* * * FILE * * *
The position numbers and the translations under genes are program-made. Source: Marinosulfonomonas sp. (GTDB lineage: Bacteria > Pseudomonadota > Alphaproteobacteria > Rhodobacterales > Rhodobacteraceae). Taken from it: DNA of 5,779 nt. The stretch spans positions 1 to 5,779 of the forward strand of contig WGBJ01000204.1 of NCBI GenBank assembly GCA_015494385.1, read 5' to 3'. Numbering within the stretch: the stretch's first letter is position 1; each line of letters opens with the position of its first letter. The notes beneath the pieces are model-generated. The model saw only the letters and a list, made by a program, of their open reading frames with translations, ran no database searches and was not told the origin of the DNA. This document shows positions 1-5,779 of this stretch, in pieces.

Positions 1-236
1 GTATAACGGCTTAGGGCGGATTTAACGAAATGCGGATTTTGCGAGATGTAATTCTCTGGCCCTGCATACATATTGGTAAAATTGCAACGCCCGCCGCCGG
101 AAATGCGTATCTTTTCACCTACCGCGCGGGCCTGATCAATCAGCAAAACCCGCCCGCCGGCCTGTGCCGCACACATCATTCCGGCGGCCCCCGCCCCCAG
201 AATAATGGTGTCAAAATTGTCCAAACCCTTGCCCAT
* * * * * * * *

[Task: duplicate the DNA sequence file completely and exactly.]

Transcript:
The position numbers and the translations under genes are program-made. Source: Marinosulfonomonas sp. (GTDB lineage: Bacteria > Pseudomonadota > Alphaproteobacteria > Rhodobacterales > Rhodobacteraceae). Taken from it: DNA of 5,779 nt. The stretch spans positions 1 to 5,779 of the forward strand of contig WGBJ01000204.1 of NCBI GenBank assembly GCA_015494385.1, read 5' to 3'. Numbering within the stretch: the stretch's first letter is position 1; each line of letters opens with the position of its first letter. The notes beneath the pieces are model-generated. The model saw only the letters and a list, made by a program, of their open reading frames with translations, ran no database searches and was not told the origin of the DNA. This document shows positions 1-5,779 of this stretch, in pieces.

Positions 1-236
1 GTATAACGGCTTAGGGCGGATTTAACGAAATGCGGATTTTGCGAGATGTAATTCTCTGGCCCTGCATACATATTGGTAAAATTGCAACGCCCGCCGCCGG
101 AAATGCGTATCTTTTCACCTACCGCGCGGGCCTGATCAATCAGCAAAACCCGCCCGCCGGCCTGTGCCGCACACATCATTCCGGCGGCCCCCGCCCCCAG
201 AATAATGGTGTCAAAATTGTCCAAACCCTTGCCCAT